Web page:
A tiny floating garden is working to clean one of the most polluted bodies of water in the United States: Brooklyn's Gowanus Canal.
The project, GrowOnUs, was designed by Balmori Associates, a New York-based international landscape and urban design firm, and was funded by a $20,000 grant from the Cornelia & Michael Bessie Foundation.
"The floating infrastructure is one in a series of projects Balmori has designed to act as sponges that filter and clean water and provide wildlife habitats in the city," Balmori stated in a press release.
GrowOnUs is an experiment in floating infrastructures made up of 30 different types of plants and metal culvert pipes that are transformed into planters, which are made buoyant by eco-friendly materials such as recycled water bottles and bamboo.
Plants in the garden clean the canal water through a process called phytoremediation, a treatment of environmental issues by using plants that mitigate pollutants without having to dispose of them elsewhere. Beneath the garden is a substrate environment for mussels who act as cleaners of the dirty water.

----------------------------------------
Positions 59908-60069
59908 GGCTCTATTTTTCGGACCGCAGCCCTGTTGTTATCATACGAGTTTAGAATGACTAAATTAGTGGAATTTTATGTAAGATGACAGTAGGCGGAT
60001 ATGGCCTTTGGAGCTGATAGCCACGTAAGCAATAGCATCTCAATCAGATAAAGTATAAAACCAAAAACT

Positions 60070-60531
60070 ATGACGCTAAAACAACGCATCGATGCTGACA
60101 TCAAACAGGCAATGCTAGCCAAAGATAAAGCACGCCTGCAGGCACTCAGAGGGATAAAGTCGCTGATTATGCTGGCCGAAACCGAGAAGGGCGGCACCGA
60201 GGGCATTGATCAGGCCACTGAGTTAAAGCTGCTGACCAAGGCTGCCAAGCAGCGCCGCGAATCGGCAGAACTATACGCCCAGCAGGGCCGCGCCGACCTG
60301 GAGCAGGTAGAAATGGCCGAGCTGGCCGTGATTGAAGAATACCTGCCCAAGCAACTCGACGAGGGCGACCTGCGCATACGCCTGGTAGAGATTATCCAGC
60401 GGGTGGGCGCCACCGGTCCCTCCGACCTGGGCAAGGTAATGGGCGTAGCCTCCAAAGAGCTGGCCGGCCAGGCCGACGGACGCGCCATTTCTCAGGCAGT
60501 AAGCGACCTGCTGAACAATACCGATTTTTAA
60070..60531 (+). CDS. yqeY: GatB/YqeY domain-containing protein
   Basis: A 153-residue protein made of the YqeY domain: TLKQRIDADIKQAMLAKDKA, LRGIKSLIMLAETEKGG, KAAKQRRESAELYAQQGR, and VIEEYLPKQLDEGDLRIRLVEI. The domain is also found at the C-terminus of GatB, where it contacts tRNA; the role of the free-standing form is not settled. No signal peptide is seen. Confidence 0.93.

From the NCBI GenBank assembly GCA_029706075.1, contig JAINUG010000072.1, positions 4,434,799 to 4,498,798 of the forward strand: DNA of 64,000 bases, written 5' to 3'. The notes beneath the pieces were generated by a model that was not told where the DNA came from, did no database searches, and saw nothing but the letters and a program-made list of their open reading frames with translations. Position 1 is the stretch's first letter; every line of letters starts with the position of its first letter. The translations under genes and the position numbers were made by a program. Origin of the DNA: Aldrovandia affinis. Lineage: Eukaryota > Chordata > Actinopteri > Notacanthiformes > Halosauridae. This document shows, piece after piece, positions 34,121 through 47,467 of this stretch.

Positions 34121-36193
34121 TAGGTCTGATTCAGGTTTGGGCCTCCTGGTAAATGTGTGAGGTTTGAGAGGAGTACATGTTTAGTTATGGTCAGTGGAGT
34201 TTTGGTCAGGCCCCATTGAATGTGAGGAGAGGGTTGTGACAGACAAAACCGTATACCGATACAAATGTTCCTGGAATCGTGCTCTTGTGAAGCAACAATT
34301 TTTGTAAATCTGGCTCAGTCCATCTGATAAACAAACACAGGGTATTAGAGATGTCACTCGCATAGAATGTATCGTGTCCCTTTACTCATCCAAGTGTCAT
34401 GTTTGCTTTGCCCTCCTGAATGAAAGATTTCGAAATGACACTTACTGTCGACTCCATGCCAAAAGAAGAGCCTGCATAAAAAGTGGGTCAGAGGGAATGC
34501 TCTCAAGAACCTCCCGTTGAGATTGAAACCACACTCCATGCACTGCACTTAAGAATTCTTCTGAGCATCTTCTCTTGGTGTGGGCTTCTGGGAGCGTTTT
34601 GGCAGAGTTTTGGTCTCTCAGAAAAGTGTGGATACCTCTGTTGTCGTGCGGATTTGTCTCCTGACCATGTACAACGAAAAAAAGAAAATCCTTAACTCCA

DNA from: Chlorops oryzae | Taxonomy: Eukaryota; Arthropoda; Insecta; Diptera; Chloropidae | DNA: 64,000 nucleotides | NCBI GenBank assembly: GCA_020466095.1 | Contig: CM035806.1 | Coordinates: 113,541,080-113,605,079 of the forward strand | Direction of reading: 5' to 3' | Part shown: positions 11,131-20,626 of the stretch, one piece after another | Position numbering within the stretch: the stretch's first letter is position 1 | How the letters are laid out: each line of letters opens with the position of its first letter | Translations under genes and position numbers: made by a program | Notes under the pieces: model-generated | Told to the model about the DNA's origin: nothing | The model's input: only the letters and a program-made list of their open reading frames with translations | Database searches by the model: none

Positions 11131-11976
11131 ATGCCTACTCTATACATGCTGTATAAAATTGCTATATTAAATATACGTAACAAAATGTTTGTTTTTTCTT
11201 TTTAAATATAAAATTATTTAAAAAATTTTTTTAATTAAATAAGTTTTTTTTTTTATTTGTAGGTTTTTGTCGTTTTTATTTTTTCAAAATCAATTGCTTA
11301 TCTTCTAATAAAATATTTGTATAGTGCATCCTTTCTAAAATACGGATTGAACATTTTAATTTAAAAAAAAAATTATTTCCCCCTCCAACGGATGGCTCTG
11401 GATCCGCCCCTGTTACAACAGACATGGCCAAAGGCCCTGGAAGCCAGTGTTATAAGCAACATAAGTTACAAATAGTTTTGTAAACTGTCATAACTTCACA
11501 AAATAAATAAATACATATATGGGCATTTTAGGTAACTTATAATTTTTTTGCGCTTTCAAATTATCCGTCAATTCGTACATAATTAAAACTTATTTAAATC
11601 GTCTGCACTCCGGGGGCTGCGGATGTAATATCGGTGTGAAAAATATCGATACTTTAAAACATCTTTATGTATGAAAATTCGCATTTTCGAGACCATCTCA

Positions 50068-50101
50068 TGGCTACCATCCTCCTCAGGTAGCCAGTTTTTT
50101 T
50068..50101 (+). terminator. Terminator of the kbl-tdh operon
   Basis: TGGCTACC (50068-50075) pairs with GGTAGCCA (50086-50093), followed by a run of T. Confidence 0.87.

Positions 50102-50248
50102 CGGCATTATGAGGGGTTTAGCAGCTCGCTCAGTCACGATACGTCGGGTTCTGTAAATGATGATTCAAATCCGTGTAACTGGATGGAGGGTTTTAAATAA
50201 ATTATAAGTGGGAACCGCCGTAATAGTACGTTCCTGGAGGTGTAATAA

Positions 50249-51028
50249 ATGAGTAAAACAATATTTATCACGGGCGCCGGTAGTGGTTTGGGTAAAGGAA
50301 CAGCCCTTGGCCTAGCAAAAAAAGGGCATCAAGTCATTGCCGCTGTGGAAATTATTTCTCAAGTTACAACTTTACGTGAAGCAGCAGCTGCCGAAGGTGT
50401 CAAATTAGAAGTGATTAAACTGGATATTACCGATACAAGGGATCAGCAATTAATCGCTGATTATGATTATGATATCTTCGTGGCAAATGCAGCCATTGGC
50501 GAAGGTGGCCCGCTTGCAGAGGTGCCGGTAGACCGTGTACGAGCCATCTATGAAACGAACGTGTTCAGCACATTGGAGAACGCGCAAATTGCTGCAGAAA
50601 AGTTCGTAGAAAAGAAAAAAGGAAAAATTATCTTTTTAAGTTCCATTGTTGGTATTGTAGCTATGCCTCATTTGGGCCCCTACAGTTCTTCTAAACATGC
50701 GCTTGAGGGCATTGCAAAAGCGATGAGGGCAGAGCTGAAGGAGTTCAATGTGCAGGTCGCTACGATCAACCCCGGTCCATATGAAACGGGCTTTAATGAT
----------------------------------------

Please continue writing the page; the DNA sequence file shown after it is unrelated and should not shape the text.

The gardens also serves as a way to test different experiments in plants, various watering conditions and varieties of buoyant construction materials.
"GrowOnUs will be monitored to study the viability of producing large-scale edible floating landscapes in cities with polluted rivers," Balmori said. "It will also further explore other functions with urban potential as a multi-functional green infrastructure: shoreline protection, bio-diverse habitats, energy production and public space."
Floating landscapes typically exist on edges or underutilized spaces within the city, similar to green roofs or linear parks.
"Floating islands are a model of the interface and transitions between the river, the landscape and the city. The social and ecological benefits to a network of floating landscapes are immense and plentiful," Balmori said.